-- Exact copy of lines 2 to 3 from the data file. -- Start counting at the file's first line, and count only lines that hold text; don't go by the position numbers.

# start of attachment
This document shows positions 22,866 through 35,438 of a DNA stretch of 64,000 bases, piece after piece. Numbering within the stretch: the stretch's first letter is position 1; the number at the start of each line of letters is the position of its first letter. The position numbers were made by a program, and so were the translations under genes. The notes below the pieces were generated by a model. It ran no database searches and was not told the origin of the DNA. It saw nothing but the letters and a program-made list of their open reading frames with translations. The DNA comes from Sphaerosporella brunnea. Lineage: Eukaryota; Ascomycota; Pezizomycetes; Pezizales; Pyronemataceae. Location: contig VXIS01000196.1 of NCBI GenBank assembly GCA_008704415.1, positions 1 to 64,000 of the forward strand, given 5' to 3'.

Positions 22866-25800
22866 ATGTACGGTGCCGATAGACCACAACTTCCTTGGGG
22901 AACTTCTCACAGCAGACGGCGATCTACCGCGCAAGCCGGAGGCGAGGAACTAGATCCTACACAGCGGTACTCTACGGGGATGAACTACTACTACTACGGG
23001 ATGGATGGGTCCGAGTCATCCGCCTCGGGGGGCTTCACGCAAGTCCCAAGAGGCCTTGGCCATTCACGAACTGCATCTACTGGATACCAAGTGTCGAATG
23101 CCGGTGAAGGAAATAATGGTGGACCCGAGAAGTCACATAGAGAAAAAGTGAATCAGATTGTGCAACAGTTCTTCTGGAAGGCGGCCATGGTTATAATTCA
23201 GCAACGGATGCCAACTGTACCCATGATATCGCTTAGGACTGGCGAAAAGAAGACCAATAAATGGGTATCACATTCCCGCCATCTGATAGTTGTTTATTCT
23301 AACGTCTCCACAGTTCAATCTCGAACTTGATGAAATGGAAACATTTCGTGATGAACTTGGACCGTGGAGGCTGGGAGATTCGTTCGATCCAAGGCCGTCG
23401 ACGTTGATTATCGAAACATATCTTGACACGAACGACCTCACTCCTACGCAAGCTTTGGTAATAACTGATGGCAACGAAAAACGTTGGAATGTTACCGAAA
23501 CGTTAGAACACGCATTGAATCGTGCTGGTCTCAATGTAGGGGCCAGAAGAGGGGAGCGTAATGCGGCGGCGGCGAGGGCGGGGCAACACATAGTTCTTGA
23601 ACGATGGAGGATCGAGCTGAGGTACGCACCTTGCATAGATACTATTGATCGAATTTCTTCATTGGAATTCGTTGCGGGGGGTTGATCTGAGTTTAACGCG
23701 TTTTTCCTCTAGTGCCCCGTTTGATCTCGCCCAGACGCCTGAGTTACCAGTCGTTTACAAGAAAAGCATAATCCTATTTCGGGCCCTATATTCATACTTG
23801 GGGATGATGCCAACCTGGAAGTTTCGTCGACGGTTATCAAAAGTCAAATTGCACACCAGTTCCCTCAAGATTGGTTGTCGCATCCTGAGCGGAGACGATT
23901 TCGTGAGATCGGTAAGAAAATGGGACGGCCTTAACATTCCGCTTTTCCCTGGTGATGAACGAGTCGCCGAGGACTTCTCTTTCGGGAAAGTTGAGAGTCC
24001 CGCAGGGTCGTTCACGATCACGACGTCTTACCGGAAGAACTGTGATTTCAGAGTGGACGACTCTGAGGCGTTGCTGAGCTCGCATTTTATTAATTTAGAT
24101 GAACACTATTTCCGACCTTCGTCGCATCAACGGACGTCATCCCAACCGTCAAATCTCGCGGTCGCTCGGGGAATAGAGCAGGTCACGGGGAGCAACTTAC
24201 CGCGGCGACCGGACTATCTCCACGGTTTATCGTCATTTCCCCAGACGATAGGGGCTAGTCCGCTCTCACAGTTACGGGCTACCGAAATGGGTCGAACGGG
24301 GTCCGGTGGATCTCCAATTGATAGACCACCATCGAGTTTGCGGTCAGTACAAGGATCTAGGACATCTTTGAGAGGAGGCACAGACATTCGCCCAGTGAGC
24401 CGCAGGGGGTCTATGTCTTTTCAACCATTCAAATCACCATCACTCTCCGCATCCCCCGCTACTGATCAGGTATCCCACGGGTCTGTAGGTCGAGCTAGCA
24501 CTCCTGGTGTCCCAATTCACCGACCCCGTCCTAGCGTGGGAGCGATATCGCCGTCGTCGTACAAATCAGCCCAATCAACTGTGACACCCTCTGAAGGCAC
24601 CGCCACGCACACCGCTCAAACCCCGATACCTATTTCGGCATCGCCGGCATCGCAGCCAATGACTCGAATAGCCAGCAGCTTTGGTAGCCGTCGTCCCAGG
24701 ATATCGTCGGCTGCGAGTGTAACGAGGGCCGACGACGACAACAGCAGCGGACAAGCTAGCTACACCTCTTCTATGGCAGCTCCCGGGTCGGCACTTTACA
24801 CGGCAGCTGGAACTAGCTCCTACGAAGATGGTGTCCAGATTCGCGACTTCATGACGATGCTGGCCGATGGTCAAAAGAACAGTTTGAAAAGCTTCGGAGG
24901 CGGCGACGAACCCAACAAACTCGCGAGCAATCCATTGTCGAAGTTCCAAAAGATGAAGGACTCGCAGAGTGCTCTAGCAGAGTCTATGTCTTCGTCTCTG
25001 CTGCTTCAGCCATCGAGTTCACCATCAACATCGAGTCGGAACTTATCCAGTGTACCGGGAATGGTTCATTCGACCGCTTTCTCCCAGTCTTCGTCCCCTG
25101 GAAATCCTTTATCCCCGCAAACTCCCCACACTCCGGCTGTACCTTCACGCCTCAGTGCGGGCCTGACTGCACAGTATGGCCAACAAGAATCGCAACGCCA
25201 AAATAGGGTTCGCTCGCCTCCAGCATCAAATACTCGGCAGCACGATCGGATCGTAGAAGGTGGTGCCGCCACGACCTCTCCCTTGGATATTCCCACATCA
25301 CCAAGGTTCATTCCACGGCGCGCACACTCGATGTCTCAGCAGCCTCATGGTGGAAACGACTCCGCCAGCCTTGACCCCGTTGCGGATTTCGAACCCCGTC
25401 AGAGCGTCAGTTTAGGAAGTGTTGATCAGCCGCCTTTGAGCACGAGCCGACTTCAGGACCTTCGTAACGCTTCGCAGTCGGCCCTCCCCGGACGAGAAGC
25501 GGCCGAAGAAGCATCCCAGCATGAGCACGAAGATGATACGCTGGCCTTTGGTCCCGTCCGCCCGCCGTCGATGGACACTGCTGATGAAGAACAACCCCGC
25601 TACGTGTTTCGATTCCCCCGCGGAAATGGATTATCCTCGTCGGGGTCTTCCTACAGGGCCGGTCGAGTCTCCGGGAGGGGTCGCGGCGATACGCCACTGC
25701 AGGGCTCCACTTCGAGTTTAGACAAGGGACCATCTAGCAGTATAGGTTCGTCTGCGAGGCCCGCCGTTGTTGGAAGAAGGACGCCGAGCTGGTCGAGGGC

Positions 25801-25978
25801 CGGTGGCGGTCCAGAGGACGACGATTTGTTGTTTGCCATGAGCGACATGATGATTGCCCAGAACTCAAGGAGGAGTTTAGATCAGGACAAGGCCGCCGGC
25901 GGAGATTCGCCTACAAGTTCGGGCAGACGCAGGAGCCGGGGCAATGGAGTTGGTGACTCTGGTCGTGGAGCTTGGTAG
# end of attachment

Positions 22866-25800
22866 ATGTACGGTGCCGATAGACCACAACTTCCTTGGGG